Other kids have reported gastrointestinal distress, and multiple kids have gone to the ER after eating the fiery red snack food and seeing what they thought was blood in their stool, only to discover that the red dye in the Cheetos was what caused the discoloration. 

Though the red dye itself won't harm these kids, some doctors worry that it's a sign children are over-eating the "hyperpalatable" Flamin' Hot Cheetos. "Our stool doesn't usually become discolored unless you eat huge amounts of [red dye]," explained a doctor at St. Louis Children's Hospital, but "Flamin' Hot Cheetos is one food that people will eat enormous amounts of and will see a change in their stool."

Frito-Lay doesn't sell products directly to schools, and they don't actively market their snacks to kids ages 12 and under, but that hasn't stopped kids from getting their hands on Flamin' Hot Cheetos, so for some schools, the ban felt necessary. 

Rapper Lil Xan was hospitalized after allegedly eating too many Flamin' Hot Cheetos

Kids may not know about the nutritional value — or lack thereof — of Flamin' Hot Cheetos, but even adults who have a basic understanding of nutrition can't seem to stop themselves from binging on the crunchy, spicy, salty snack. 

Just look at rapper Lil Xan. The rapper went to the hospital in September of 2018 because, according to him, "I guess I ate too many hot Cheetos, and it ripped something in my stomach open, so I puked a little blood... Hot Cheetos are one hell of a drug."

However, there was some speculation as to whether or not eating Flamin' Hot Cheetos could actually send someone to the hospital (and some conspiracy theorizing that the whole thing was one big marketing campaign). 

While it is rare that eating Flamin' Hot Cheetos could, on its own, cause a tear in the stomach, some doctors confirmed that if someone already has digestive issues, eating spicy foods of any kind can exacerbate them. If Lil Xan had an ulcer or some other previously existing stomach issue, then yes, eating a ton of Flamin' Hot Cheetos or another super-spicy food could do some damage, but healthy people who are eating their favorite spicy snack food in moderation shouldn't have to worry about it. 

A Flamin' Hot Cheeto shaped like Harambe was on eBay for a crazy amount

Regular cheetos have a uniform, curved, puffy texture, but crunchy Cheetos are another matter entirely. Each cheesy bite is a vaguely lumpy log that occasionally branches off, and much like searching for shapes in clouds, imaginative snackers have found themselves looking for cool shapes in their Cheetos. 

The pastime is so popular that Cheetos actually created an online Cheetos Museum, and snackers from around the globe were invited to submit their wild Cheetos shapes. Prize winners included a unicorn, a football player, and a Flamin' Hot Cheetos giraffe.

But perhaps the most famous Flamin' Hot Cheeto of all was one that took the shape of Harambe, a gorilla killed at the Cincinnati Zoo in 2016 after a 3-year-old fell into his enclosure.

Harambe became an internet hero, both in sincerity (people were initially enraged that the gorilla had been shot) and ironically (and he then became a meme that took the internet by storm). So it makes sense... sort of... that a Harambe-shaped Flamin' Hot Cheeto was listed on eBay and bids were up to a whopping $99,900 in 2017 — though the buyer ultimately backed out of the deal. The snack food that captured the hearts and minds of America, shaped like the gorilla that broke the hearts and minds of America, for under $100k? Some might call that a bargain.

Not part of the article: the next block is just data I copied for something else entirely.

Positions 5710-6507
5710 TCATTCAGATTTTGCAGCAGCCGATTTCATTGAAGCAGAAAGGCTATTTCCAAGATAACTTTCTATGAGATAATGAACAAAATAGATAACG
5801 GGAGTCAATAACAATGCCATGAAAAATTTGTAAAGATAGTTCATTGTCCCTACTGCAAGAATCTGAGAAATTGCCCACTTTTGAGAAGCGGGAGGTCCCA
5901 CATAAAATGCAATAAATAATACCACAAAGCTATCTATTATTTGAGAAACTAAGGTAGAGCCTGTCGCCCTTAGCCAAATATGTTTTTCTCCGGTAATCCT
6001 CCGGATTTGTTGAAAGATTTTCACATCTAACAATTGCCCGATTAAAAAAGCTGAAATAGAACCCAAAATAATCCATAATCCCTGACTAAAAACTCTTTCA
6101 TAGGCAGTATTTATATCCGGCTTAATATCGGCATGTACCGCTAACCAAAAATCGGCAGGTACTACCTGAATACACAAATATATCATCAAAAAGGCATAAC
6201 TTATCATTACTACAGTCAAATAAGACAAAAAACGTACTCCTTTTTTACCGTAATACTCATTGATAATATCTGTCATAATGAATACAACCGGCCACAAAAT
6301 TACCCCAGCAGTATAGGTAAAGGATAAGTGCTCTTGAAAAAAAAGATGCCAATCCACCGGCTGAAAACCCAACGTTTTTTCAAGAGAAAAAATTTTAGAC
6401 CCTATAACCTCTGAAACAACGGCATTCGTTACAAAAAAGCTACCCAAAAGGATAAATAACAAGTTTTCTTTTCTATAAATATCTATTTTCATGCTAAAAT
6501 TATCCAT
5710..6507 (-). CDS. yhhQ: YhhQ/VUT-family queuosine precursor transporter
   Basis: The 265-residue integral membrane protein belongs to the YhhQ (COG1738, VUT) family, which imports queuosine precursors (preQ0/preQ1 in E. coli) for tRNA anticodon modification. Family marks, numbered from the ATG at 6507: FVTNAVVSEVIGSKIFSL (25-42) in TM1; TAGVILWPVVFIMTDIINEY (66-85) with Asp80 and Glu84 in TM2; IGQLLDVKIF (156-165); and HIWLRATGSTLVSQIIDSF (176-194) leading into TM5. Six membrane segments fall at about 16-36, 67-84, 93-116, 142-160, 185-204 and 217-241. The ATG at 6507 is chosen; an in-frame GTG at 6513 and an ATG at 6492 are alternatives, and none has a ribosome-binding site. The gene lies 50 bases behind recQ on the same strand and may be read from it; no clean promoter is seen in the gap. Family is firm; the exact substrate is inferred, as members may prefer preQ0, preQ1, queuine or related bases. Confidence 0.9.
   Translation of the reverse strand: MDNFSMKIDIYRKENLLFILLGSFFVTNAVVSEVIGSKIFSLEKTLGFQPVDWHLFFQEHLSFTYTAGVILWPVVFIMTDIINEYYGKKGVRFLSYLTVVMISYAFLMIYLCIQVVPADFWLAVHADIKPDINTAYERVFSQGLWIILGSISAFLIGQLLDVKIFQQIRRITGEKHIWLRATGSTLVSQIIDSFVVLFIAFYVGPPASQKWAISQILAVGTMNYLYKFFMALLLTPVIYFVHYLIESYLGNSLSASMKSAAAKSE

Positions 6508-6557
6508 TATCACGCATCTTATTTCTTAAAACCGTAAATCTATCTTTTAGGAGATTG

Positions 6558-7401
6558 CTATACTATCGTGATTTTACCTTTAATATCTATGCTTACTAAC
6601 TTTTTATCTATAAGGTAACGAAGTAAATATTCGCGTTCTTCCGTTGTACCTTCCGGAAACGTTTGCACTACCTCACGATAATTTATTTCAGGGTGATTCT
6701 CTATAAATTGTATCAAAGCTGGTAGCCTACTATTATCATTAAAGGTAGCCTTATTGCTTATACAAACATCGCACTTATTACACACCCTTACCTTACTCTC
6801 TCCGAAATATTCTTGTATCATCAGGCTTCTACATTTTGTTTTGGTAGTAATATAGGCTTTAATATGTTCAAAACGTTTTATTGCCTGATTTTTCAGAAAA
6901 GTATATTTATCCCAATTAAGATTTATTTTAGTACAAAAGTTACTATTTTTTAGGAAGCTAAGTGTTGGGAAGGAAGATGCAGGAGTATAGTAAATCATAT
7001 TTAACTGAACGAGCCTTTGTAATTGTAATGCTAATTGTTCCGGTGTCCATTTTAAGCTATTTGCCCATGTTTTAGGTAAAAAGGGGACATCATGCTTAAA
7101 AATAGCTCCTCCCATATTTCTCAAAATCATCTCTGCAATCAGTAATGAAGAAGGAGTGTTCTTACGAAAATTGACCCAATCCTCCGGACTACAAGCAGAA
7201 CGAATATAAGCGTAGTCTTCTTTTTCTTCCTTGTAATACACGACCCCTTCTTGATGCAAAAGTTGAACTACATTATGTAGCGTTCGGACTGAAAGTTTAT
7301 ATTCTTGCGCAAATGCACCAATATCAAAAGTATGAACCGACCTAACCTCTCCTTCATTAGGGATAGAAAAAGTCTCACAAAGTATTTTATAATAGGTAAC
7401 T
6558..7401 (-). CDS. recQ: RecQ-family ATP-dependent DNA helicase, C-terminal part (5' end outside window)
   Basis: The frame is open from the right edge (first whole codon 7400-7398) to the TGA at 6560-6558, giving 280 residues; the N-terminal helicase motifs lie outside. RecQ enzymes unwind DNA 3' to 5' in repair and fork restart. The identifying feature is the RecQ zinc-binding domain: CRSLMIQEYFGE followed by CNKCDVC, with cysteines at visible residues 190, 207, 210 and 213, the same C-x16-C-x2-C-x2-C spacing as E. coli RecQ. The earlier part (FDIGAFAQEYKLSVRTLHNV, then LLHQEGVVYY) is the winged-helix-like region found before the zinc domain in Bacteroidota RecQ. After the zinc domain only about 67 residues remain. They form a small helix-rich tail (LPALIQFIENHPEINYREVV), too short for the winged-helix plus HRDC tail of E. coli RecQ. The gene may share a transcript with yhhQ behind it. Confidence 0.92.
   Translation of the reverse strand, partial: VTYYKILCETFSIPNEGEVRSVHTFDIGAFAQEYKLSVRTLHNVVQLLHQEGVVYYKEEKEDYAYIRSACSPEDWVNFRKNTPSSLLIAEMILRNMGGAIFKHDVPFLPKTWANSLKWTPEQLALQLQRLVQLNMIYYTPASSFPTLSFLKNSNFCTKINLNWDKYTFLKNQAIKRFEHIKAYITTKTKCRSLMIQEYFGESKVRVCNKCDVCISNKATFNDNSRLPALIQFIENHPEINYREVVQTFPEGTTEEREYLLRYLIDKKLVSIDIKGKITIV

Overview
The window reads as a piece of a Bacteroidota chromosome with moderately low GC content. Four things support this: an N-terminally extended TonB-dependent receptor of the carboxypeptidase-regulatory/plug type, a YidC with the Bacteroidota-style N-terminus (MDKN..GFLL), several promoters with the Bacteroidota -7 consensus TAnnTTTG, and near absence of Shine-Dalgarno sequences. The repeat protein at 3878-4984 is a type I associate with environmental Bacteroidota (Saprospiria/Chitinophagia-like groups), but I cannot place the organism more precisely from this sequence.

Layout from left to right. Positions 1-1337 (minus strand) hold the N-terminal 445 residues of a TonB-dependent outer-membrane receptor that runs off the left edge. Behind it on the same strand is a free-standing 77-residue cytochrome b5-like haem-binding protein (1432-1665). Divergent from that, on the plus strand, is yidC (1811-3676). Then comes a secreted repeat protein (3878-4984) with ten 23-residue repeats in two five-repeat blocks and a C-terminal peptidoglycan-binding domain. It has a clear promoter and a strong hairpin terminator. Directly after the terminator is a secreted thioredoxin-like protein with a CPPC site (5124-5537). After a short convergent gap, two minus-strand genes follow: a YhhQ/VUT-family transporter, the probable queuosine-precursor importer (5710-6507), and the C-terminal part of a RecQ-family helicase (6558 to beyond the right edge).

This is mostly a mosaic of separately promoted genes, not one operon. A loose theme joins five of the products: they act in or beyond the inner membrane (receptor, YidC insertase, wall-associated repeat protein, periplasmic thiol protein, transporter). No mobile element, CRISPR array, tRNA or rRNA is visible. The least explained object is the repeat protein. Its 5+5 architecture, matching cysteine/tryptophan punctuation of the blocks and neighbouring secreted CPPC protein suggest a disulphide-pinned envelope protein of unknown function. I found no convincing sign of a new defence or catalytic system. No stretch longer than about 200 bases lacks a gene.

There was a Flamin' Hot Cheetos restaurant

Sure, eating Flamin' Hot Cheetos on the couch at home is comfy, but have you ever wished you could take your love for the fiery snack food public, maybe at a trendy New York City or Hollywood restaurant? Well, for some Cheeto-heads, that wish came true. 

In 2017, Cheetos opened up The Spotted Cheetah, a pop-up restaurant helmed by celeb chef Anne Burrell. The food wasn't your usual "pour gas station nacho cheese into a bag of hot Cheetos," but rather an upscale look at how they can be incorporated into more sophisticated takes on comfort food dishes. 

The Hollywood Flamin' Hot Cheetos pop-up in 2018, The Flamin' Hot Spot, was even more flashy, with bad-boy restaurateur Roy Choi in charge of the menu. It featured dishes like a Flamin' Hot Cheetos-crusted rib-eye steak, Cheetos Crunchy Xxtra Flamin' Hot Sweet N' Spicy Chili Meatballs, Flamin' Hot Cheetos Elotes (a nice nod to the legendary origins of the snack), and even a Flamin' Hot Cheetos-infused chocolate shake. 

Flamin' Hot Cheetos have made appearances in more casual restaurants, too. There are entire guides showing hungry diners where they can get some Flamin' Hot Cheetos in their meal in Los Angeles, and for a while Taco Bell was serving up Flamin' Hot Cheetos Crunchwrap Sliders, proof that it's a more versatile ingredient than one might think. 

Flamin' Hot Cheetos were originally marketed to the Latinx market

The inventor of Flamin' Hot Cheetos, Richard Montañez, knew he had a great idea on his hands when he realized that, in the snack aisle of his local convenience store, there weren't any products marketed to the Latinx people who frequented the store. Montañez, the son of Mexican immigrants, suddenly found inspiration.

When Montañez was enjoying some elotes, he decided that the combination of cheese and chili powder would also taste great on Cheetos.